It's a touchy topic. People want the Rolls-Royce of quality, but have only a VW budget. I'm always confused about why people think they should pay more for a quality car, but not quality writing or design. You get what you pay for. I usually go above and beyond on what I deliver for what I charge, but I've stopped doing that. Why? Because people take advantage of me, or take it for granted, don't appreciate the sacrifice, and worst of all - they scope creep. They add to a project without paying extra for the extra work. They love the 10-page ebook so much, for instance, they want to make it 50 pages. But they don't want to pay the extra for the additional 40-pages. Since I'm "already" doing the 10-pager, how much time could it actually require to do an additional 40 pages? Surprise. About 10-20 hours, even if you do the content. I have a good client who recently asked for more pages and paid the extra. Clients like that are hard to find. It makes me want to help him more.
I know you're just starting out and you have a tight budget. I appreciate that. Most, if not all my clients are in the same boat. While I'll do my best to help you out, even sacrificing my own income and time if I think you have an awesome business and a lot of potential, the fact is, I have bills to pay too. And, not everyone has learned the magic of reciprocation. If I do a lot of very good, but very discounted work for you in hopes of your passing along more work when you've made some sales, I'll be very upset if I learn you've given that $5,000 White Paper job to someone else after promising it to me. My copy got you the work and business that generated the income to afford the white paper, and on a whim you've thrown it someone else's way?
Loyalty. It's not what it used to be.
Before saying, "I can't afford it," ask yourself, "Can I really NOT afford it, or do I just not want to let go of that much money right now?" When I was first starting out a client begged me to help him re: price. He "just didn't have the money," he said. I agreed to do a much lower rate, worked my butt off on the job, and he was thrilled with it. I made NOTHING on the job, but thought I had won a client for life. He pays me the $300 or whatever, then disappears. I hear from him a month later, after he got back from a $10,000 fishing vacation in Alaska. $10,000. He told me he didn't "have" $1,000 to pay me. What he meant was he didn't want to SPEND the money on his new business logo and launch. He wanted to go fishing more. Your budget is NOT about how much money you have to spend. It's how much you are WILLING to spend. What are your priorities?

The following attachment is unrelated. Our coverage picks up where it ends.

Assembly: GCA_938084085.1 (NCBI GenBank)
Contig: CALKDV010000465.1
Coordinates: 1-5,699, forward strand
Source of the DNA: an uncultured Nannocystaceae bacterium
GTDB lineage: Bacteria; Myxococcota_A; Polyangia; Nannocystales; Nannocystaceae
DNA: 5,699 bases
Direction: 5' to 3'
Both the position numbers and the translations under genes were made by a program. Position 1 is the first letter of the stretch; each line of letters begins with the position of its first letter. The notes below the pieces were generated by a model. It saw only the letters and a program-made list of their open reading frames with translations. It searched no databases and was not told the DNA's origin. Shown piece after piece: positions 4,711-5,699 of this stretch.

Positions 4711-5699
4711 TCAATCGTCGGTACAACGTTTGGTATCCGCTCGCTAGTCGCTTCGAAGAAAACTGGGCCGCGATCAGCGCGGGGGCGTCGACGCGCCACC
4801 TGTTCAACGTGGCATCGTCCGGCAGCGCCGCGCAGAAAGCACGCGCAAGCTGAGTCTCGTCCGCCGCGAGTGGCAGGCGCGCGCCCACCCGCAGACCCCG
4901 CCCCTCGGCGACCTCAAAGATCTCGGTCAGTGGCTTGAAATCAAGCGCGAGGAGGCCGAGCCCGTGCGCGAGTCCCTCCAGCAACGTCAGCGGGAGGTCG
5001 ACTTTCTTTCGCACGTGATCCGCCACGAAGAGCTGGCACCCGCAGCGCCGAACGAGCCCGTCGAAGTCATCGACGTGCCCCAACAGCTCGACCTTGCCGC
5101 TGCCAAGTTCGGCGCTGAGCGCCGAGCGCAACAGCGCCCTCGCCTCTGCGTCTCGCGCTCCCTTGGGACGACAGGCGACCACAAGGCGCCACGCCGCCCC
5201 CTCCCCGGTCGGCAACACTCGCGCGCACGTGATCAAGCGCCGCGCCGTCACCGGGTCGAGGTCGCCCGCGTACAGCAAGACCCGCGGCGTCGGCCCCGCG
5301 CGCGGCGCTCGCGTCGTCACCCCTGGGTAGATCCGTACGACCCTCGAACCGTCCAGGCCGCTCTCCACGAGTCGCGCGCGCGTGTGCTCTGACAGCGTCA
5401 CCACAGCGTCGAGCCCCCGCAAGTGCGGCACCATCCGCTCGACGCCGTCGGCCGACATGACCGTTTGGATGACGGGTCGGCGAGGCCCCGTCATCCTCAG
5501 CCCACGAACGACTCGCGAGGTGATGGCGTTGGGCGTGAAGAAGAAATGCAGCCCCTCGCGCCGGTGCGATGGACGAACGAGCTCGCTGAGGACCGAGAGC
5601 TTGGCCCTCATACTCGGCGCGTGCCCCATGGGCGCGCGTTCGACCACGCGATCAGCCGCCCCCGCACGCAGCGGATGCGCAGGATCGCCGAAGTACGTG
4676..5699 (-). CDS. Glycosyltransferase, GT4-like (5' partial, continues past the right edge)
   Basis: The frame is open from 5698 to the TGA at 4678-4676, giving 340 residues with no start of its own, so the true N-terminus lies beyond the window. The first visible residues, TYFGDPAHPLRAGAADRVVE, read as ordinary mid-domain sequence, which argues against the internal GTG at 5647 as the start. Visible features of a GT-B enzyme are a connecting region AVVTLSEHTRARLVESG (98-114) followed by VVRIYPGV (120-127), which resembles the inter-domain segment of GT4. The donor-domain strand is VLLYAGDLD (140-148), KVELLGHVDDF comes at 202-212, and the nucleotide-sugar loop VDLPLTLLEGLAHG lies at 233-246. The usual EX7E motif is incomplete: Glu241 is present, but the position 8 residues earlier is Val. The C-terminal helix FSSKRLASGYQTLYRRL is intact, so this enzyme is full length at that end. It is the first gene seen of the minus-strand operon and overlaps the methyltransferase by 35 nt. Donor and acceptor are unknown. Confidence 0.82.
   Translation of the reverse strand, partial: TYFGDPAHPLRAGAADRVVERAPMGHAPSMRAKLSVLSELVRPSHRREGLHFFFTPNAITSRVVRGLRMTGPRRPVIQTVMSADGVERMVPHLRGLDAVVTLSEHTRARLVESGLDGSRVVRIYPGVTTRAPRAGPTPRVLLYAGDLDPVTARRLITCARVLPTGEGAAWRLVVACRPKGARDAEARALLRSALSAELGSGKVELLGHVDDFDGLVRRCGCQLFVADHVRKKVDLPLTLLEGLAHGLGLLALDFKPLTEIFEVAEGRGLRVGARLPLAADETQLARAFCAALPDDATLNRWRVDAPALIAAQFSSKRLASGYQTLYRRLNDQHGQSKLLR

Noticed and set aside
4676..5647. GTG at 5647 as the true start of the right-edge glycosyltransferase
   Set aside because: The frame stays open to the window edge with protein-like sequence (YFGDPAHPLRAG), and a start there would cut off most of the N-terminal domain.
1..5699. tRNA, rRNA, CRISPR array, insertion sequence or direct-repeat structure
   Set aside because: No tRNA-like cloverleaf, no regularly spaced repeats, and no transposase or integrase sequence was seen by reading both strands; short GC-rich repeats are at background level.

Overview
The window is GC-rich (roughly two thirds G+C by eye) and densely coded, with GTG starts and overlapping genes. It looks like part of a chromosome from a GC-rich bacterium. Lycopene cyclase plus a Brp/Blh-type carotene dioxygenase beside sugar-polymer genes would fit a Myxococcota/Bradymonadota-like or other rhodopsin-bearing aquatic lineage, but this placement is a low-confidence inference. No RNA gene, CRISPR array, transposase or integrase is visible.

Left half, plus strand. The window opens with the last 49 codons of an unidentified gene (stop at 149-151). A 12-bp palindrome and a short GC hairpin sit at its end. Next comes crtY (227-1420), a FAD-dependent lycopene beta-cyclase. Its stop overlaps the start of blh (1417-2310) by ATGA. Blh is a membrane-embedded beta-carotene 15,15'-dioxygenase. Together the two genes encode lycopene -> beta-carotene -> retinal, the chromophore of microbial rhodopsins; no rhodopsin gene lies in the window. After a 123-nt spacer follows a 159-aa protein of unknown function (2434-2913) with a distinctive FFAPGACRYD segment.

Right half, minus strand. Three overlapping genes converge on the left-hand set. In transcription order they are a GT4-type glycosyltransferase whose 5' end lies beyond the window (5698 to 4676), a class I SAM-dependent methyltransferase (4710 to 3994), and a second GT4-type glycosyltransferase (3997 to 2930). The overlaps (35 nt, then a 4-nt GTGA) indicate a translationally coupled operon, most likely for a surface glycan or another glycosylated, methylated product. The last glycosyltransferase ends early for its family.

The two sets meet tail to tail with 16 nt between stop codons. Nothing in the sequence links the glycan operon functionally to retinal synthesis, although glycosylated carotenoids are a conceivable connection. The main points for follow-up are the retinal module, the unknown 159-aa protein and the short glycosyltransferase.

There's a difference between having the money and not wanting to spend it, and just not having the money. Ask yourself what your priorities are. Decide how much you're willing to spend and how much you have to spend before finding a provider. I'm willing to work with clients who write their own copy then pay me to clean it up. It saves me time and them money. But I can only do this with clients who are honest with me, willing to talk about their budget, and what they want to do.
If you really don't have the money, consider negotiating on time. I have a few clients whose jobs I can work on in between larger projects. That means I'm willing to cut you a break on cost if you're willing to wait longer for your project. I can't afford to spend a week (20-40 hours) on a project that pays half my rate if it means I'll miss out on a project at my full rate. I will work on your project until a full-rate project comes in. Then I'll set your project aside to do the bigger project. You get the price break in exchange for agreeing to wait longer. If you want your project done NOW, then pay the full rate. It's simple. You may luck out and I don't have a big project, but you get your project done fast, and with quality. If I have a full-paying client come in however, you'll still get the quality, but not the speed. If you need it done fast and cheap, then find someone else. But remember the unattainable triad - Fast, Cheap, Good. You can have anyone of those two things, but never all three. If it's Fast and Good, it won't be Cheap. If it's Fast and Cheap it won't be Good. You get the picture, right? Pick the two that matter most.
I would guess that about 1/3 of my clients send me a bonus. Some pay 10% of the cost of the project, others pay a flat rate of $50 to $500 or more. Once we've finished the project they realize how valuable the work is, and how hard I've worked to make it happen. And they respect that and show me they appreciate it. Others? Others wonder why they don't get a $5,000 job for $50. If you have a creative, or vendor who overdelivers and goes all out to ensure your project succeeds, let them know you appreciate them. Clients send me flowers, or fruit baskets (Harry&David - which I love), or thank you cards, gift cards etc. The thought (A $50 gift card to Applebee's, or a $25 Starbucks Card) is huge. It says you appreciate me.
Consistency Matters More Than Talent
You don't have to be talented to succeed. You do need to be consistent.